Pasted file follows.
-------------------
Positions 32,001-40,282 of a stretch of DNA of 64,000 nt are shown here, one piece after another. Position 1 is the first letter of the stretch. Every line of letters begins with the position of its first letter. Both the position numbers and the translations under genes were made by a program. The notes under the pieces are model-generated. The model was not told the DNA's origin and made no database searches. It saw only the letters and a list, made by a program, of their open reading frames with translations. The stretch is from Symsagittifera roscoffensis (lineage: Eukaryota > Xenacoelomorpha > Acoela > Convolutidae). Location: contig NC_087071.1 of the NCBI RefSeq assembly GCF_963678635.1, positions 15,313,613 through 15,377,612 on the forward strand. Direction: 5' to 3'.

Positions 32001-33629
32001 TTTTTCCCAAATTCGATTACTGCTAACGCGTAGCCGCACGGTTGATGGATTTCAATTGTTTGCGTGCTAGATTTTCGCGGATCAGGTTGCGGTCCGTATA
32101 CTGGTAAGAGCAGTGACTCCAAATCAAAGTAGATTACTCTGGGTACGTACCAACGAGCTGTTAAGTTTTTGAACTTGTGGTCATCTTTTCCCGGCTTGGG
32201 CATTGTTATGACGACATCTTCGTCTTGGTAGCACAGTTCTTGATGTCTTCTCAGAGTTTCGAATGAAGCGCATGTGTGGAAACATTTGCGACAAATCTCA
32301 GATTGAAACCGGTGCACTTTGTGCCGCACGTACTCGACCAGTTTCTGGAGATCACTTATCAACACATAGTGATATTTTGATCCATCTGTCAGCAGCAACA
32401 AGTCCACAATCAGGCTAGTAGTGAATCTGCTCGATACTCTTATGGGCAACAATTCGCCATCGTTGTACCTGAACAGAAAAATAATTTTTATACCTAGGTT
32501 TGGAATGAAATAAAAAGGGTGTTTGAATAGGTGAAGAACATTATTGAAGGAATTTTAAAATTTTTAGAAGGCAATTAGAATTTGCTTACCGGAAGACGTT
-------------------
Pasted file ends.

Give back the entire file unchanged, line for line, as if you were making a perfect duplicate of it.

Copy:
Positions 32,001-40,282 of a stretch of DNA of 64,000 nt are shown here, one piece after another. Position 1 is the first letter of the stretch. Every line of letters begins with the position of its first letter. Both the position numbers and the translations under genes were made by a program. The notes under the pieces are model-generated. The model was not told the DNA's origin and made no database searches. It saw only the letters and a list, made by a program, of their open reading frames with translations. The stretch is from Symsagittifera roscoffensis (lineage: Eukaryota > Xenacoelomorpha > Acoela > Convolutidae). Location: contig NC_087071.1 of the NCBI RefSeq assembly GCF_963678635.1, positions 15,313,613 through 15,377,612 on the forward strand. Direction: 5' to 3'.

Positions 32001-33629
32001 TTTTTCCCAAATTCGATTACTGCTAACGCGTAGCCGCACGGTTGATGGATTTCAATTGTTTGCGTGCTAGATTTTCGCGGATCAGGTTGCGGTCCGTATA
32101 CTGGTAAGAGCAGTGACTCCAAATCAAAGTAGATTACTCTGGGTACGTACCAACGAGCTGTTAAGTTTTTGAACTTGTGGTCATCTTTTCCCGGCTTGGG
32201 CATTGTTATGACGACATCTTCGTCTTGGTAGCACAGTTCTTGATGTCTTCTCAGAGTTTCGAATGAAGCGCATGTGTGGAAACATTTGCGACAAATCTCA
32301 GATTGAAACCGGTGCACTTTGTGCCGCACGTACTCGACCAGTTTCTGGAGATCACTTATCAACACATAGTGATATTTTGATCCATCTGTCAGCAGCAACA
32401 AGTCCACAATCAGGCTAGTAGTGAATCTGCTCGATACTCTTATGGGCAACAATTCGCCATCGTTGTACCTGAACAGAAAAATAATTTTTATACCTAGGTT
32501 TGGAATGAAATAAAAAGGGTGTTTGAATAGGTGAAGAACATTATTGAAGGAATTTTAAAATTTTTAGAAGGCAATTAGAATTTGCTTACCGGAAGACGTT